We continue our exploration of the Divine Council worldview by looking at claims made about verses in Deuteronomy 32, the introduction to the book of Job and Psalm 82. It is useful to understand the cultural background to the text of the Bible, but we conclude that it's also important to avoid being distracted by speculative ideas from the main thrust of the Bible message about Jesus reconciling humans to God.
Is the phrase 'sons of God' used to refer to angels? If so, does that include spiritual beings with independent power to oppose God and his people? Using the framework of Michael Heiser's book, Unseen Realm, we start to examine what is termed the 'Divine Council' worldview. This involves grappling with some of the most mystifying parts of the Bible text - but hey, we're just ordinary people trying to understand the Bible better!
Where do demons fit into a Biblical theology? We look at the few places they appear in the Old Testament and find them linked to the idols worshipped by the peoples around the ancient Israelites. It turns out they are presented as having no real existence or power. So why do demons suddenly make a large appearance in the Gospels?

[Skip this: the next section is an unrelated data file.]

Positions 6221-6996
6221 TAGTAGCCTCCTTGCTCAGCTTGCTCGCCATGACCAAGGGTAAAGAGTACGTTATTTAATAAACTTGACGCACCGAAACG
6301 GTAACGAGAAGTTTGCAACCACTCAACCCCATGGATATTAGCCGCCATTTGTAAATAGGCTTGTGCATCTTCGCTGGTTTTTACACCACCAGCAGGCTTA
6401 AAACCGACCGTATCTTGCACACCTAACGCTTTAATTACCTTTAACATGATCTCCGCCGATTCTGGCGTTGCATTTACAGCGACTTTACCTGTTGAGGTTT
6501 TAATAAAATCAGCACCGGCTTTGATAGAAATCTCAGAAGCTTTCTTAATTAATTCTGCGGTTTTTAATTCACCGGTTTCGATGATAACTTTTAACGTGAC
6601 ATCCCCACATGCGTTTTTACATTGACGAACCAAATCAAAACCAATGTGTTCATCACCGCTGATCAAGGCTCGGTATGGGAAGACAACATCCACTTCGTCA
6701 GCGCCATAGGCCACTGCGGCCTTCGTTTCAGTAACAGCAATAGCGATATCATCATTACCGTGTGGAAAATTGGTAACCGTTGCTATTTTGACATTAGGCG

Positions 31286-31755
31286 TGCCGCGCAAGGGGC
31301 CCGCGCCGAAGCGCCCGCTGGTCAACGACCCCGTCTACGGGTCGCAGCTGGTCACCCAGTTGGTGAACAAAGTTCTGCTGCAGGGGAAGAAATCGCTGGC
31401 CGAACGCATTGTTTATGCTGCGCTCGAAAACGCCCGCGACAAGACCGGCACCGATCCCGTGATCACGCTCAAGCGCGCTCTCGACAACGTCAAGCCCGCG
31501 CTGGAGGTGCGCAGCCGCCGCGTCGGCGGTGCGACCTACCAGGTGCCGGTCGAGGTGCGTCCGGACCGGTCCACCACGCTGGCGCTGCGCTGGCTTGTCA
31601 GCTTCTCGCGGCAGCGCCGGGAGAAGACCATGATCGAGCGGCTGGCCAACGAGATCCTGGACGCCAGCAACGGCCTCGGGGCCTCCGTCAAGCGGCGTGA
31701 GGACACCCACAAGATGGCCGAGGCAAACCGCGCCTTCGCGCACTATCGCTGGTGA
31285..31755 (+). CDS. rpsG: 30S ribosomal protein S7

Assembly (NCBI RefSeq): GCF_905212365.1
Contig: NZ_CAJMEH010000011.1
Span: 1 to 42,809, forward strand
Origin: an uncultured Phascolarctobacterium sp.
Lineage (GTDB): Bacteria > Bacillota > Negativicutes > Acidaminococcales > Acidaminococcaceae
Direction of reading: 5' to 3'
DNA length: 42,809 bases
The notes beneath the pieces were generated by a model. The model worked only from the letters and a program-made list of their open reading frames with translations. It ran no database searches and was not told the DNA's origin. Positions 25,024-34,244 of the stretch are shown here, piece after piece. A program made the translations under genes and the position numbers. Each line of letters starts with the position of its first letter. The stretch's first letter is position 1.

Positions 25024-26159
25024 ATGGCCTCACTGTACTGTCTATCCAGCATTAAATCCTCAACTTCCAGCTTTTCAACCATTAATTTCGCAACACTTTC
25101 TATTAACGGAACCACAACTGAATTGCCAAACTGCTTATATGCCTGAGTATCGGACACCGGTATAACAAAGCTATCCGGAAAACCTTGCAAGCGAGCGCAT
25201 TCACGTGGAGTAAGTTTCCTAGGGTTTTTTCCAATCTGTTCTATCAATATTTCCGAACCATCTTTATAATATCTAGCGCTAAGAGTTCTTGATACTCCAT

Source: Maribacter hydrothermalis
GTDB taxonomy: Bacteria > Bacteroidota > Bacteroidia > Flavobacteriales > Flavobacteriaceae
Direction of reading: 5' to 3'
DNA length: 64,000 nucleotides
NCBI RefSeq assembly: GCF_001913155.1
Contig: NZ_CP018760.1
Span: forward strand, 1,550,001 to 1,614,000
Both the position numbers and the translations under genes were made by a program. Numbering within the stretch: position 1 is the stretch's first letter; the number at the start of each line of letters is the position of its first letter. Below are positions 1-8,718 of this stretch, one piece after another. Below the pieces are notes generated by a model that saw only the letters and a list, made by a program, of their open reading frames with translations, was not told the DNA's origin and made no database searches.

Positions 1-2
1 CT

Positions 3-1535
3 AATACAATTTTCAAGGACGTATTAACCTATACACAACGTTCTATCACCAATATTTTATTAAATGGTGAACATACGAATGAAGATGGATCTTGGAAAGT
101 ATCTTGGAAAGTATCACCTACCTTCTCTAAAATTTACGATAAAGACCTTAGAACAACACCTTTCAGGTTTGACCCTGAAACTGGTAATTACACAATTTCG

We continue their exploration of how these 'characters' appear in the Bible. In part 1 we reached a preliminary conclusion that they are used as terms to personify our inherent tendency to want to go our own way rather than God's way. We now look at many more of the relevant biblical passages to get to know the devil and satan better.
Paul and Dan embark on a multi-part exploration of the terms Devil and Satan and how they are used through the Bible. They aim to lay some foundations by thinking about how our worldview might affect how we read the Bible and (eventually) start to explore some key verses. The initial conclusion is that they may not be referring to a supernatural being, as is commonly supposed.
What should we make of the dragon, the beast of the sea and the beast of the earth in the book of Revelation? We uncover a subversive message for Christians in the 1st century and relevant for any age of history. And yes, we talk about the mark of the beast and the number 666 - finally!
Laurence and Dan continue their exploration of the Gospel of Matthew. This time they take a journey into the wilderness and, through the text of Matthew 4, they witness a strange encounter between the newly baptised Jesus and "the devil", the tempter, or satan. Who or what is this character? Is it a person or a being of some sort? As they explore the text they discover a number of 'flags' which indicate that all is not as it may seem at first sight. Intrigued?! Listen in to hear how their enquiries lead to a compelling explanation!
The writer to the Hebrews explains that Jesus died to “destroy the one who has the power of death, that is, the devil” (Hebrews 2:14). What does that mean? The devil is in the detail if you look carefully.
When Jesus was “led up by the Spirit into the wilderness” (Matthew 4:1) to be tempted, he had just been baptised, received the Spirit of God, and had heard an astonishing proclamation by God from heaven.